General count Montbrun.
1 March 1770|
|Died||7 September 1812
|Allegiance|| Kingdom of France
Kingdom of the French
French First Republic
First French Empire
|Years of service||1789–1812|
|Rank||General of Division|
|Commands held||II Cavalry Corps (Grande Armée) (1812)|
|Battles/wars||French Revolutionary Wars,
|Awards||Légion d'honneur (Grand Officer),
Name inscribed under the Arc de Triomphe,
Count of the Empire
Louis Pierre, Count Montbrun (1770, Florensac, Hérault – 1812), French cavalry general, served with great distinction in the cavalry arm throughout the wars of the Revolution and the Consulate, and in 1800 was appointed to command his regiment, having served therein from trooper upwards.
At the Battle of Austerlitz on 2 December 1805) he was promoted to General of brigade. He earned further distinction in Germany and Poland as a dashing leader of horse, and in 1808 he was sent into Spain. Here occurred an incident which unfavourably influenced his whole career. He found himself obliged to overstay his leave of absence in order to protect the lady who afterwards became his wife. Napoleon was furious, and deprived him of his command, and Montbrun was awaiting his master's decision when an opportunity came to retrieve his reputation.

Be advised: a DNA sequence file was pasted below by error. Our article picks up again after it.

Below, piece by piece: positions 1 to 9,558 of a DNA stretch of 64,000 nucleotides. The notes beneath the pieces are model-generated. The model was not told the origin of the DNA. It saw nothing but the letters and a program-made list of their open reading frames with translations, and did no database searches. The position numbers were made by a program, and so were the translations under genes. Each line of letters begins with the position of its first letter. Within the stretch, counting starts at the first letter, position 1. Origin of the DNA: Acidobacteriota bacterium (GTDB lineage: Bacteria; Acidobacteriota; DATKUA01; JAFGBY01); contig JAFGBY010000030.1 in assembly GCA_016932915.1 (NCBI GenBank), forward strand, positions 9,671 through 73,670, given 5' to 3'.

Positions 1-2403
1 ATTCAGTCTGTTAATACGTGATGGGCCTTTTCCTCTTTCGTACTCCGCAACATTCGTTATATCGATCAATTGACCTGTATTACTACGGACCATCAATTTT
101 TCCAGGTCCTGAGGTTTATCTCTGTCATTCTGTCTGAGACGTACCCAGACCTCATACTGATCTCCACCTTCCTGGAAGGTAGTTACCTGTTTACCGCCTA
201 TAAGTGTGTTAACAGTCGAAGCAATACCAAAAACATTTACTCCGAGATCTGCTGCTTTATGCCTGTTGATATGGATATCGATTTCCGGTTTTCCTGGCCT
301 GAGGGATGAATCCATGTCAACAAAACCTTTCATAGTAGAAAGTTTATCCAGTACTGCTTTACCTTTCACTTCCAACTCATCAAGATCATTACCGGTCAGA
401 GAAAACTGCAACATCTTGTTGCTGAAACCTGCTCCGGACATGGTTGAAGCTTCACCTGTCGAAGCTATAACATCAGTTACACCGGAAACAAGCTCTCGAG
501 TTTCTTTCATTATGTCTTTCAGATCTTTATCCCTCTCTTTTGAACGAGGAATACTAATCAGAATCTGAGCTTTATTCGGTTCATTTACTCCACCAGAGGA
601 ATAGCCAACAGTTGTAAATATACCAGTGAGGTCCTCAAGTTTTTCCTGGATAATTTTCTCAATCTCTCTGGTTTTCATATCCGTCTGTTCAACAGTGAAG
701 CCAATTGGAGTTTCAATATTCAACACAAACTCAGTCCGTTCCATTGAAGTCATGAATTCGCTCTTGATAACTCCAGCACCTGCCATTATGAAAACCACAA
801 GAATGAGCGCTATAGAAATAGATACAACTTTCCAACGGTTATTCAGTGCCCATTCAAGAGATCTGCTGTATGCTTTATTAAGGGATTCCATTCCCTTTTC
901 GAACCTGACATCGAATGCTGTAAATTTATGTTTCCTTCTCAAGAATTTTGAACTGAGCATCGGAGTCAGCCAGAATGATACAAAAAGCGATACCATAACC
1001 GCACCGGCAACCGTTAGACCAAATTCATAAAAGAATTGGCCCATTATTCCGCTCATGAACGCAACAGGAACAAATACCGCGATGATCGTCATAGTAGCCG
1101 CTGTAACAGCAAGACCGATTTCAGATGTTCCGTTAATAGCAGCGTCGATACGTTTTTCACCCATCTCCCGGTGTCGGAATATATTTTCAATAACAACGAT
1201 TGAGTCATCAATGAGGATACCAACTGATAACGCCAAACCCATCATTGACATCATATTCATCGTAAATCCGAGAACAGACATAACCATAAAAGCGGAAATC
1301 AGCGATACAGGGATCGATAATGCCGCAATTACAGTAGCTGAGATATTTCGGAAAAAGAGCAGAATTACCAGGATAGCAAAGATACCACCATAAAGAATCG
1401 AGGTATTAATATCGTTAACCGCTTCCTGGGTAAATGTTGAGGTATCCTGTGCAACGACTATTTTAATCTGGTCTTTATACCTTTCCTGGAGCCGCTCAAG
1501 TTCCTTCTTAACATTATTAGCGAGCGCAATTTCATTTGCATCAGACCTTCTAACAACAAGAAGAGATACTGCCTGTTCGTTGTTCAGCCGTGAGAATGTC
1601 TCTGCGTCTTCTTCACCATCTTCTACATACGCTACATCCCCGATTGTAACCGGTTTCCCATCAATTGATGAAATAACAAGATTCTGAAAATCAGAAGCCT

Some doubt exists as to the events of the famous cavalry charge at the Battle of Somosierra, but Montbrun's share in it was most conspicuous. Soon afterwards he was promoted to General of division, and in 1809 his light cavalry division took no inconsiderable part in the victories of Eckmühl and Raab. He was employed in the Peninsular War, during 1810–1811. At the battles of Bussaco and Fuentes de Onoro, he commanded Marshal Andre Masséna's cavalry reserve.
He was killed while commanding the II Cavalry Corps (Grande Armée) at the beginning of the Battle of Borodino (7 September 1812). Montbrun was considered, as a leader of heavy cavalry, second only to Kellermann of all the generals of the First Empire. Shot by a cannonball from side to side, he whispered "excellent shot !", before losing consciousness.
- Bowden, S. & Tarbox, C. Armies on the Danube 1809. Empire Games, 1980.
- Glover, Michael. The Peninsular War 1807–1814. Penguin, 1974.
- This article incorporates text from a publication now in the public domain: Chisholm, Hugh, ed. (1911). Encyclopædia Britannica (11th ed.). Cambridge University Press.